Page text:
AG’s Chamber staff learn art of drafting legislation
February 4, 2003
Eighteen members of the staff of the Attorney-General’s Chambers and Parliament Office recently completed a ten-day course in legislative drafting for social change.
Professor Robert Seidman and his wife Dr Ann Seidman from Boston University’s School of Law conducted the course. The local office of the National Democratic Institute (NDI) sponsored the course and the Seidmans’ visit with funding provided by the US Agency for International Development (USAID).
In an interview with the Seidmans, they told Stabroek News the course participants comprised 13 lawyers from the Attorney- General’s Chambers including the Deputy Chief Parliamentary Counsel and the Deputy Clerk of the National Assembly.
Professor Seidman ex-plained that the aim of the course was to teach the persons involved in drafting bills how to translate the details of a bill to reflect the broad prescriptions of policy they get from the ministers.
“We find that viewed from that light that we can teach the legal aspects of drafting to non-lawyers with no more difficulty than it takes to teach the social science aspects of this to lawyers,” he said, explaining that the language of discourse in a bill is always social data.
Dr Seidman explained that the course exposed the participants to the conceptual methods of a ministerial decision, say of protecting a forest, being included in a bill with the necessary details to ensure that the forest is in fact protected.
She added that the course would help the parliamentary staff to assist the members of the National Assembly on how to assess bills in a meaningful way.
She said that one of the objectives was to encourage reasoning, informed by experience, so that the enacted legislation actually serves the interest of the nation. Another she said is to help the participants to organise facts and logic in a way that enables the law to contribute to the required change of behaviour to help solve social problems.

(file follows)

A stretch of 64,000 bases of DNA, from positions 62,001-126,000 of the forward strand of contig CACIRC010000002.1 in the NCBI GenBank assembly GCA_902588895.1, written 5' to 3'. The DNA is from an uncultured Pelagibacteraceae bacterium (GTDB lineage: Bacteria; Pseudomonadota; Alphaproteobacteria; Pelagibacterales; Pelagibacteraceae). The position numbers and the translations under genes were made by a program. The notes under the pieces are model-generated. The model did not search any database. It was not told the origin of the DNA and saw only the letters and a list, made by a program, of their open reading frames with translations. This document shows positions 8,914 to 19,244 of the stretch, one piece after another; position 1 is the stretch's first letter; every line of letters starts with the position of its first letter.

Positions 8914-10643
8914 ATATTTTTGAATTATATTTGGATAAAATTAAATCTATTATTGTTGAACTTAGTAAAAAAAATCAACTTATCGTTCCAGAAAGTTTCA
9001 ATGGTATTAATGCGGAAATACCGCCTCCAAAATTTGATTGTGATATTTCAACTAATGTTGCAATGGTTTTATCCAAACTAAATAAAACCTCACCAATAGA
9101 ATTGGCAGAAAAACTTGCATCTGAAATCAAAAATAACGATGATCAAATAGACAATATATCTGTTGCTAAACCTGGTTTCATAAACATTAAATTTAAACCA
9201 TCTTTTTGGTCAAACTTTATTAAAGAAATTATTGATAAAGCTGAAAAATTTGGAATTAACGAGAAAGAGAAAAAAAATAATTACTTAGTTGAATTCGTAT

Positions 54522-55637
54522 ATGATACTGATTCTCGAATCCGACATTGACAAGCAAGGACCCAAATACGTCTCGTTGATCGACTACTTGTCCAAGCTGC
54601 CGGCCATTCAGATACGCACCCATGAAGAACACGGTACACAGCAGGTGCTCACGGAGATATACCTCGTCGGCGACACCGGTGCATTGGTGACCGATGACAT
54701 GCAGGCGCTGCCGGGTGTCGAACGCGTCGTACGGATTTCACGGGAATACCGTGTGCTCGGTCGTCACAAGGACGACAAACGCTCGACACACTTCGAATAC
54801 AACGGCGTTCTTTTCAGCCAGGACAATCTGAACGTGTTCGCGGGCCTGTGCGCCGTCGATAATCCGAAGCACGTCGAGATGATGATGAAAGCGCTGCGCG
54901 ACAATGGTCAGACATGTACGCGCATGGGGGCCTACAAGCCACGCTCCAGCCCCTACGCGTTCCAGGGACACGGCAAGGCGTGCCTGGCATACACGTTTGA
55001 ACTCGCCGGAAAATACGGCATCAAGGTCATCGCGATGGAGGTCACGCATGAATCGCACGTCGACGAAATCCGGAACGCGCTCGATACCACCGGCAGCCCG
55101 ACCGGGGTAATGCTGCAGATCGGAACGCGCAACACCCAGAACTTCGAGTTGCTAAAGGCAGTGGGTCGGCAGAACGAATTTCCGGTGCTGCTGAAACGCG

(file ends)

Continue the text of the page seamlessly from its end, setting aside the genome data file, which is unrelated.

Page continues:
While here the two American professors lectured to the students of the University of Guyana’s law programme and it is their hope that they could work with the Head of the Law Department Professor Rudy James in developing a course in legal drafting.
About the involvement of the parliamentary staff, the Seidmans said that their exposure would assist them to help the legislators to better think through the issues in draft legislation and help the legislators to obtain information from their constituents to influence bills that affect them.
The Seidmans brought to the course more than three decades of experience in teaching legislative drafting in countries such as Laos, South Africa, Sri Lanka, Mozam-bique, Bhutan, Nepal and Kazakhstan.
Over the years they have developed a manual entitled “Legal Drafting for Demo-cratic Change” and which Prof Seidman urged the participants to adapt based on their experience and circumstance. They stressed that because of the unique circumstances of each country, laws could not be copied from another country.